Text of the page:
A university in northern Sri Lanka is struggling to cope with the gradual breakdown over the past six months in the ceasefire between the Government and the Liberation Tigers of Tamil Eelam.
Jaffna University has experienced an increase in violence, and attendance at lectures has been affected. The university was temporarily closed last December after Tamil students and academics from the university clashed with the Sri Lankan Army when it tried to prevent an LTTE-inspired student procession.
The LTTE backed a campaign against the appointment of new vice-chancellor Ratnajeevan Hoole when his predecessor's term of office expired, eventually forcing him to take long leave.
In May, the university was shut for two weeks during a strike in Jaffna.
The presence of the military, although not on campus, has affected students.
Some 40 Muslim medical students and seven law undergraduates at Jaffna have persuaded the University Grants Commission to transfer them to other universities because of the risk posed to their security.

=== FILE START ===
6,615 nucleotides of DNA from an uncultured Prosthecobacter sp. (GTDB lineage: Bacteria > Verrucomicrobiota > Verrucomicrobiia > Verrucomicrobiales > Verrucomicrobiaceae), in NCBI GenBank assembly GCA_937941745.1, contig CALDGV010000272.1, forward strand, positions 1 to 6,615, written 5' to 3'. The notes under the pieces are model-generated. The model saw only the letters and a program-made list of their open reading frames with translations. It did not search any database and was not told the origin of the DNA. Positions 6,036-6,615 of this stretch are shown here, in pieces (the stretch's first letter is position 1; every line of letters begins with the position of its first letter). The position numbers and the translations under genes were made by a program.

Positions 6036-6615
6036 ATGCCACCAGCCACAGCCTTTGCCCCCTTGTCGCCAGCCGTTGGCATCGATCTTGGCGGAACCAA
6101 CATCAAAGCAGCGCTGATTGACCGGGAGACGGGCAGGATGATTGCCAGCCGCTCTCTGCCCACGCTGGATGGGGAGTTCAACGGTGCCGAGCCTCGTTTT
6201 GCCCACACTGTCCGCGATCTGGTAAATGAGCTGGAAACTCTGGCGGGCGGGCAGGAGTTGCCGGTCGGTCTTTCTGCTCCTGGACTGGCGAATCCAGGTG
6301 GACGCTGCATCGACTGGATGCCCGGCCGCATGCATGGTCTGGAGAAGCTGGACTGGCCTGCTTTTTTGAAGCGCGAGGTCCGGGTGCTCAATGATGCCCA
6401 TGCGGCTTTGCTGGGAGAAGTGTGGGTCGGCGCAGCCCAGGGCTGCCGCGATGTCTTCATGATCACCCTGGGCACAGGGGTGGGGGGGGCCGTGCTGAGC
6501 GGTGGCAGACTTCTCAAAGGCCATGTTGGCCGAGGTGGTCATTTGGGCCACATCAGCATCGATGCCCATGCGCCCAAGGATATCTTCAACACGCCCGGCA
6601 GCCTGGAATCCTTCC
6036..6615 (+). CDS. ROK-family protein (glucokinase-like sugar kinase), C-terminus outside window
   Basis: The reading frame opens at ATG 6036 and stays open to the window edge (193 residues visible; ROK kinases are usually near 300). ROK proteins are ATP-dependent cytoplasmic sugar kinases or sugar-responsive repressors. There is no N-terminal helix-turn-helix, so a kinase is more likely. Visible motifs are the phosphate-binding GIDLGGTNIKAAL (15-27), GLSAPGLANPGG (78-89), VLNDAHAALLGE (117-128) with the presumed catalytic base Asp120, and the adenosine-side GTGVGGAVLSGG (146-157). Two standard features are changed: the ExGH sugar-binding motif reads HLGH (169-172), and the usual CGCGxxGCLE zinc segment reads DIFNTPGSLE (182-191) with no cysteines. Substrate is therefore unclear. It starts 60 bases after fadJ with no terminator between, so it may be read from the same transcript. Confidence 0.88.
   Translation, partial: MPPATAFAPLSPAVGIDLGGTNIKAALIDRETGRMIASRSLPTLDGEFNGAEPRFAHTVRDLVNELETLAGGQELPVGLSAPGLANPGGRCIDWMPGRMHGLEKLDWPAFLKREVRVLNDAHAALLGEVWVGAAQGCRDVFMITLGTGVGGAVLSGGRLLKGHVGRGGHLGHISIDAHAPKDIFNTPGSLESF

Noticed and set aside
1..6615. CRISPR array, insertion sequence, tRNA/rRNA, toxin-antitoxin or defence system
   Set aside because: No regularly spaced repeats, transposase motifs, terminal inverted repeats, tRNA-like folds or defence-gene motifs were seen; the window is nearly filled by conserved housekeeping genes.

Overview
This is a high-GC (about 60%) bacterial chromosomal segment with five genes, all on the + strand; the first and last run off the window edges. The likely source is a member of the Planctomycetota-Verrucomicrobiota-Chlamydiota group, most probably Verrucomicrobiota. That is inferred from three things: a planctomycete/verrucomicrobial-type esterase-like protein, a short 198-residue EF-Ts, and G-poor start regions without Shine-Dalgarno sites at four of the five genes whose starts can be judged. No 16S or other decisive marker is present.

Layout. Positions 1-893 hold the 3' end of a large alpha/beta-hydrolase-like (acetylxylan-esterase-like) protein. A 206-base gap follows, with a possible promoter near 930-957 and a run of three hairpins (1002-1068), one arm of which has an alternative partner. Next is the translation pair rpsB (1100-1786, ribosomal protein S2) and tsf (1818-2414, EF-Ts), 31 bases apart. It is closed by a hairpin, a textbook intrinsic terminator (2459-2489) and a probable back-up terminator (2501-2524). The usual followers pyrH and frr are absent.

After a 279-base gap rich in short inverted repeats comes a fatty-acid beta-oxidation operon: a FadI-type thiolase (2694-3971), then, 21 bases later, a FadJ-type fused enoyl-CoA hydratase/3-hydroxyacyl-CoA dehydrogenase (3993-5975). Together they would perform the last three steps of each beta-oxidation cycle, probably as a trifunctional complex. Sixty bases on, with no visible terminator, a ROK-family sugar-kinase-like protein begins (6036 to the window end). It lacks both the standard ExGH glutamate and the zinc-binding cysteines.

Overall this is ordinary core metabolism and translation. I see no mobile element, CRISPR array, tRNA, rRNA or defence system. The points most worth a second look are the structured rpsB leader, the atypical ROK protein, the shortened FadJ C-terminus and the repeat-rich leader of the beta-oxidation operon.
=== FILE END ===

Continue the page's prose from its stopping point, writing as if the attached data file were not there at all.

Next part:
Officials say the biggest impediment to academic work is the poor attendance of students who travel in.
"People are wary of renting out rooms to young boys as the house owners also fall into trouble when these boys are suspected of involvement in various activities," one academic said, adding that a complete breakdown in the ceasefire would hit fuel supplies and public transport, further affecting attendance.
Worse could well come, especially if the low-intensity conflict gives way to full-scale war, with the LTTE bent on wresting control of Jaffna. In 2000, the Tigers shelled the town, including the university, after taking over a strategic military base.